- Manal Abu-Shaheen
- Vahap Avşar
- Jesus Benavente and Felipe Castelblanco
- Brian Caverly
- Kerry Downey
- Magali Duzant
- Golnaz Esmaili
- Mohammed Fayaz
- Kate Gilmore
- Jonah Groeneboer
- Bang Geul Han and Minna Pöllänen
- Dave Hardy
- Sylvia Hardy
- Shadi Harouni
- Janks Archive
- Robin Kang
- Kristin Lucas
- Carl Marin
- Eileen Maxson
- Melanie McLain
- Shane Mecklenburger
- Lawrence Mesich
- Freya Powell
- Xiaoshi Vivian Vivian Qin
- Alan Ruiz
- Samita Sinha and Brian Chase
- Barb Smith
- Monika Sziladi
- Alina Tenser
- Trans-Pecos with 8 Ball Community, E.S.P. TV, and Chillin Island
- Mark Tribe
- Sam Vernon
- Max Warsh
- Jennifer Williams
- An Itinerary with Notes
- Exhibition Views
- A Distant Memory Being Recalled (Queens Teens Respond)
- Overhead: A Response to Kerry Downey’s Fishing with Angela
- Sweat, Leaks, Holes: Crossing the Threshold
- PULSE: On Jonah Groeneboer’s The Potential in Waves Colliding
- Interview: Melanie McLain and Alina Tenser
- Personal Space
- Data, the Social Being, and the Social Network
- Responses from Mechanical Turk
- MAPS, DNA, AND SPAM
- Queens Internacional 2016
- Uneven Development: On Beirut and Plein Air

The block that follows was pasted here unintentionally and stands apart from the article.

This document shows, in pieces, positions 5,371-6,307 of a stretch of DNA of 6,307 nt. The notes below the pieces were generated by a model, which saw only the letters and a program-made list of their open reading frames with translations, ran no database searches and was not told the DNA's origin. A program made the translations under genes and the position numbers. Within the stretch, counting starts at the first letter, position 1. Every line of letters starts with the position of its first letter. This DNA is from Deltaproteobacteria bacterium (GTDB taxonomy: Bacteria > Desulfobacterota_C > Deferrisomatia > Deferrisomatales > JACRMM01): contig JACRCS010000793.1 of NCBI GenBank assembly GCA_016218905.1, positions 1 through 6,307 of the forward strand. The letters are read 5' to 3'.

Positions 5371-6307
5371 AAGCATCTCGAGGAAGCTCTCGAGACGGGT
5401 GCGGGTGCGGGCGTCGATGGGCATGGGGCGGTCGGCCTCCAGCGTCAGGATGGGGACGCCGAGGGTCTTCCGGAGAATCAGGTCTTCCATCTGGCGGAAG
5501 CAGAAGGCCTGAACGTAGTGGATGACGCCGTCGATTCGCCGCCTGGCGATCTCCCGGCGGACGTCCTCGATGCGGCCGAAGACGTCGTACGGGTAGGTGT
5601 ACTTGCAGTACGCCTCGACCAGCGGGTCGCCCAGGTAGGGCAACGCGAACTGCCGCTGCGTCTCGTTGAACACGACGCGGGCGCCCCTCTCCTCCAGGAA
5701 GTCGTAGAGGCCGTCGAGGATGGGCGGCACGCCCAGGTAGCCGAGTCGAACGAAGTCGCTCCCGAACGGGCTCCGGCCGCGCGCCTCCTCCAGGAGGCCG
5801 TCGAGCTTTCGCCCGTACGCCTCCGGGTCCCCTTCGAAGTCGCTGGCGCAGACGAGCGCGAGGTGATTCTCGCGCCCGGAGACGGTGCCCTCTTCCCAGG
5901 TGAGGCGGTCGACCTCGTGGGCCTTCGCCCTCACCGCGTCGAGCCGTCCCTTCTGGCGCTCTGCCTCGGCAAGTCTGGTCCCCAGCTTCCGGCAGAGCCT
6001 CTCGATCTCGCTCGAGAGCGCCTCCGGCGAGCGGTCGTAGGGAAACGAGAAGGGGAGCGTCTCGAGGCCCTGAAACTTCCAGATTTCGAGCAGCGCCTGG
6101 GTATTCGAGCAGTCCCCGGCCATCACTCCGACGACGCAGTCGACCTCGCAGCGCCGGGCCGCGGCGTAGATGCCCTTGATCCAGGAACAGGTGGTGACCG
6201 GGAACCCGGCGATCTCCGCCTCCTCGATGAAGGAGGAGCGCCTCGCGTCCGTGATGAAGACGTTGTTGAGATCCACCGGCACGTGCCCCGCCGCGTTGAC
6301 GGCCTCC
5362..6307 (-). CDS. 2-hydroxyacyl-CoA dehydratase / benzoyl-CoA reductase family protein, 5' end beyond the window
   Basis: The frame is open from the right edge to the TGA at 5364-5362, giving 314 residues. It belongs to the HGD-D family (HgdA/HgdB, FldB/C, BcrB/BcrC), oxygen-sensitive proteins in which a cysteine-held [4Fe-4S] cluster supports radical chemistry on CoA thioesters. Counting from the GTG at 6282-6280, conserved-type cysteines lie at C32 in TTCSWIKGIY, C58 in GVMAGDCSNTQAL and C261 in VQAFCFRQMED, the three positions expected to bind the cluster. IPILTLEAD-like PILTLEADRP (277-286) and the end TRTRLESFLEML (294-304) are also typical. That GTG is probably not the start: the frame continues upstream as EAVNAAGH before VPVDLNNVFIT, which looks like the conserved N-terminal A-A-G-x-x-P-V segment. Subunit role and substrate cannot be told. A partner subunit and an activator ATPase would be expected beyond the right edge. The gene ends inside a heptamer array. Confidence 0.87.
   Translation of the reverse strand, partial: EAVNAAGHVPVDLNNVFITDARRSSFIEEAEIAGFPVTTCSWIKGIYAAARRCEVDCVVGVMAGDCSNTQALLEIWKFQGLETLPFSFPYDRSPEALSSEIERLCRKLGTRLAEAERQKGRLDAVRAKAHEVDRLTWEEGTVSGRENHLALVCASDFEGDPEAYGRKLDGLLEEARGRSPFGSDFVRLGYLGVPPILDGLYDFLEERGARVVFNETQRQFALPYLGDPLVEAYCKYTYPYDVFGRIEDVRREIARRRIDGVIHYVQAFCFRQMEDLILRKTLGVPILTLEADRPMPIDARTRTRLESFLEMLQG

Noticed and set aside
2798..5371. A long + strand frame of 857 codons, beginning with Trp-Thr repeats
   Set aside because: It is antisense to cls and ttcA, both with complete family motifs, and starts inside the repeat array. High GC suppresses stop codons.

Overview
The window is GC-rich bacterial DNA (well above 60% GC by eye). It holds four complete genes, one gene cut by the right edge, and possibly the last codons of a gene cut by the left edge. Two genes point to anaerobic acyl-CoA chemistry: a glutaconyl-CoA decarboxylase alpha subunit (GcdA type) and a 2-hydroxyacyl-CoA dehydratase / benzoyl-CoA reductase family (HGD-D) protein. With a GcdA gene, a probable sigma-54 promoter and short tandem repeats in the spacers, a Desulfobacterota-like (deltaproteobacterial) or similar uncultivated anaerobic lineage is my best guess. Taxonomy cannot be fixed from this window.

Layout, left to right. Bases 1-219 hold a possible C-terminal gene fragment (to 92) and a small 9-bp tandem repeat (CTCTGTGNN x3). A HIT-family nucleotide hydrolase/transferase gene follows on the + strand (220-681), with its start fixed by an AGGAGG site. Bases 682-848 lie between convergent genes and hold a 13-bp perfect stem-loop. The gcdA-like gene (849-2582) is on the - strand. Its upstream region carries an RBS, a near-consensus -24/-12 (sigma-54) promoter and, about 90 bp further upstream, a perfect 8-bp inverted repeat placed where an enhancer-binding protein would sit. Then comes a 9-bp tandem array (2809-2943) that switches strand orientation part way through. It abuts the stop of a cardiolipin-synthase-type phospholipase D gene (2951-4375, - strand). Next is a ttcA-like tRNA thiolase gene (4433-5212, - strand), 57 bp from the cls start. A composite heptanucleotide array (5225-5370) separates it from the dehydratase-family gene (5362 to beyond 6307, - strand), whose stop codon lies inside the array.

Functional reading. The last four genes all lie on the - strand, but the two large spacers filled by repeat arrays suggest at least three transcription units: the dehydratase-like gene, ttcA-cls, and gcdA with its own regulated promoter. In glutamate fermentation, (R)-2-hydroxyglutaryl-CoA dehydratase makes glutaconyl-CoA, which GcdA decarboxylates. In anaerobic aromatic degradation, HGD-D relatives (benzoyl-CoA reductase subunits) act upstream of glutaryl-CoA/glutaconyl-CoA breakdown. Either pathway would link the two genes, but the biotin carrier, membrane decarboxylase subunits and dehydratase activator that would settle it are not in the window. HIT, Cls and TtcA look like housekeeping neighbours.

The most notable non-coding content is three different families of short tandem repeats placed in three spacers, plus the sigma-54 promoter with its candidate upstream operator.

- A Crisis of Context
- Return to Sender
- Interview: Vahap Avşar and Shadi Harouni
- Mining Through History: The Contemporary Practices of Vahap Avşar and Shadi Harouni
- A Conversation with Shadi Harouni's The Lightest of Stones
- Directions to a Gravel Quarry
- Walk This Way
- Interview: Brian Caverly and Barb Smith
- "I drew the one that has the teeth marks..."
- BEAT IT! (Queens Teens respond)
- Lawn Furniture
- In Between Difference, Repetition, and Original Use
- Interview: Dave Hardy and Max Warsh
- Again—and again: on the recent work of Alan Ruiz
- City of Tomorrow
- Noticing This Space
- NO PLACE FOR A MAP
- The History of the World Was with Me That Night
- What You Don't See (Queens Teens Respond)
- Interview: Allison Davis and Sam Vernon
- When You’re Smiling…The Many Faces Behind the Mask
- Interview: Jesus Benavente and Carl Marin
- The Eternal Insult
- Janking Off
- Queens Theatricality